LeBron James had 35 points, 15 rebounds and nine assists to send the Cleveland Cavaliers back to the NBA Finals after an 87-79 win against the Boston Celtics in Game 7 of the Eastern Conference finals Sunday night.
James has reached the NBA Finals in eight straight seasons, including four in a row with Cleveland. Only Bill Russell (10), Tom Heinsohn (nine) and Sam Jones (nine) have made more consecutive appearances in NBA history.
The Cavaliers will play the winner of Monday’s Game 7 of the West finals between Houston and Golden State. Cleveland has faced the Warriors in the last three NBA Finals, winning in 2016 and losing in 2015 and 2017.
“We’ve been counted out for a long time this season,” James said postgame on ESPN. “Right around the trade deadline, no matter if we made a trade or not at that point in time, I kind of just switched my mindset on saying, ‘Let’s get this most out of this season I can.’ I’m determined to get the most. I’m trying to squeeze this orange until there’s no more juice left.
“This is a heck of an accomplishment for our ballclub — without our All-Star power forward (Kevin Love), as well, for basically two games. This (Boston) team was undefeated in the postseason at home, and for us to be able to do this, and for me to be able to lead these guys, it’s a treat.”
James, who entered with an NBA-record Game 7 average of 34.9 points, improved to 6-2 lifetime in Game 7s.
Cleveland coach Tyronn Lue rated James’ performance Sunday alongside that in Game 7 of the 2016 NBA Finals as the forward’s two best.
“I mean, the bigger the stage, the bigger the player, and he’s been doing it for us since we’ve been here,” Lue said. “The great quote from the great Doc Rivers is you always want to go into the Game 7 with the best player, and we have the best player on our team going into a Game 7. I like our chances. And he delivered again.”
Jayson Tatum scored 24 points to lead the Celtics, who lost at home for the first time this postseason in 11 games. Al Horford added 17 points and Marcus Morris had a double-double with 14 points and 12 boards.
Boston was denied its first Finals trip since 2010, when it lost to the rival Los Angeles Lakers in seven games.
Jeff Green had 19 points and eight rebounds, JR Smith scored 12 points and Tristan Thompson had 10 points and nine boards for the Cavaliers.
Cleveland won without Love, who missed the game after sustaining a concussion in Game 6. Love has entered the NBA’s concussion protocol, and his status for the NBA Finals is uncertain.
Lue said of the Cavs winning without Love: “We told the guys that Kevin wasn’t coming back, and they all got together and just huddled up and just came together as one, and coming into tonight, we knew he was going to be out, and we said we want to do this for Kevin.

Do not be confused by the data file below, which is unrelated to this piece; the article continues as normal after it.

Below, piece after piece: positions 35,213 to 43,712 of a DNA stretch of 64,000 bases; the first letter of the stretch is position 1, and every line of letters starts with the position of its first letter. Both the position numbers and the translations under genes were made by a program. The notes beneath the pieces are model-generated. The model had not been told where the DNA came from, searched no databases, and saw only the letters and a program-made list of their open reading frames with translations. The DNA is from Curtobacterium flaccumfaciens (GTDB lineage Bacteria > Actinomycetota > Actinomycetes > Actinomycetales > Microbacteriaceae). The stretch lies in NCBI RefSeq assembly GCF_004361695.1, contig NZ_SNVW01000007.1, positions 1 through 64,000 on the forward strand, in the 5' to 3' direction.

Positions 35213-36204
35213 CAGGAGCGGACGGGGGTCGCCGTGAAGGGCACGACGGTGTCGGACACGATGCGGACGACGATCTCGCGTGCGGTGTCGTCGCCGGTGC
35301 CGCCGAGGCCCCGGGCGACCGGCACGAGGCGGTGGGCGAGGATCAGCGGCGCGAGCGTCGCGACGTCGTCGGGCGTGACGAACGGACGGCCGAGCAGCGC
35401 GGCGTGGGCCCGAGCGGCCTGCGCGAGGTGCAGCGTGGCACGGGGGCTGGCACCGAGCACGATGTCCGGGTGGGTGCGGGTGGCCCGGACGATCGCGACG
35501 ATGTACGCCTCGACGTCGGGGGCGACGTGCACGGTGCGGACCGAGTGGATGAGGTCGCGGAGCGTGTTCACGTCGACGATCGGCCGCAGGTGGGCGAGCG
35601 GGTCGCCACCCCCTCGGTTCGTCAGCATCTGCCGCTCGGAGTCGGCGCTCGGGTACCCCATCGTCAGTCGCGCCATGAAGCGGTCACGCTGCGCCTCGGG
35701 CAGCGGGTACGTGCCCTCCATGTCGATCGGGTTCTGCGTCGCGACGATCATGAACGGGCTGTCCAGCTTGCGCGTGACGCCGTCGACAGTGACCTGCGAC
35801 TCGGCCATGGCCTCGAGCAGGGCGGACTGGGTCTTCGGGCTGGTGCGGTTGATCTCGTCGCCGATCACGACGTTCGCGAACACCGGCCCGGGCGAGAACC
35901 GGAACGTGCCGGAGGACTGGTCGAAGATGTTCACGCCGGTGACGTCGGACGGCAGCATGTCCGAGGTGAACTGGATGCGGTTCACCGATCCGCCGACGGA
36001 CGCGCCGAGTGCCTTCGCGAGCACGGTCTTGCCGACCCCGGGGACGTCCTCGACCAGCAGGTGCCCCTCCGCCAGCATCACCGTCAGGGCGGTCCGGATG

“It’s tough, Kevin wanted to play, to be in a Game 7 situation like this in the Eastern Conference finals, being an All-Star, being our second-best player, and he just wasn’t able to go. So he was down, but the guys picked him up, so now he has another chance when we get to the Finals to be ready.”
After Cleveland was ahead 76-73 with 4:44 to go, Boston missed its next nine field-goal attempts as the Cavs opened the lead to 86-74 heading into the final seconds.
Green’s 3-pointer with 4:56 left in the third quarter put Cleveland up 53-51, the Cavs’ first lead since the opening minutes. Cleveland went ahead by as many as five after that before taking a 59-56 lead into the fourth.
Tatum hit a 3-pointer after his driving dunk over James put Boston up 72-71 with 6:04 remaining in the game, but Green answered with another trey at the 5:44 mark, and Cleveland didn’t relinquish the lead after that.
Boston was up 43-39 at halftime after leading by as many as 12 in the first half.
Celtics coach Brad Stevens said, “I thought the biggest moment of the game was when we couldn’t extend the lead in the second quarter. We were in really good shape, really good shape — and then we just couldn’t quite extend the lead. I thought that added to probably the shooting the rest of the game.”
Boston wound up shooting 34.1 percent from the floor, including 17.9 percent from 3-point range (7 of 39). Cleveland made 45.5 percent of its field-goal attempts, including 9 of 35 from beyond the arc (25.7 percent).
James went flying into the stands with less than nine minutes left in the first quarter trying to deflect a full-court pass out of bounds. After slowly getting back on his feet, James shook hands with a fan he knocked over.
Horford said of James’ overall performance, “It’s one of those things that I’ve got to tip my hat off to him. As a group, we really fought hard, we did everything we could. We put ourselves in position. We were one or two shots away from being there, and it just wasn’t enough.”
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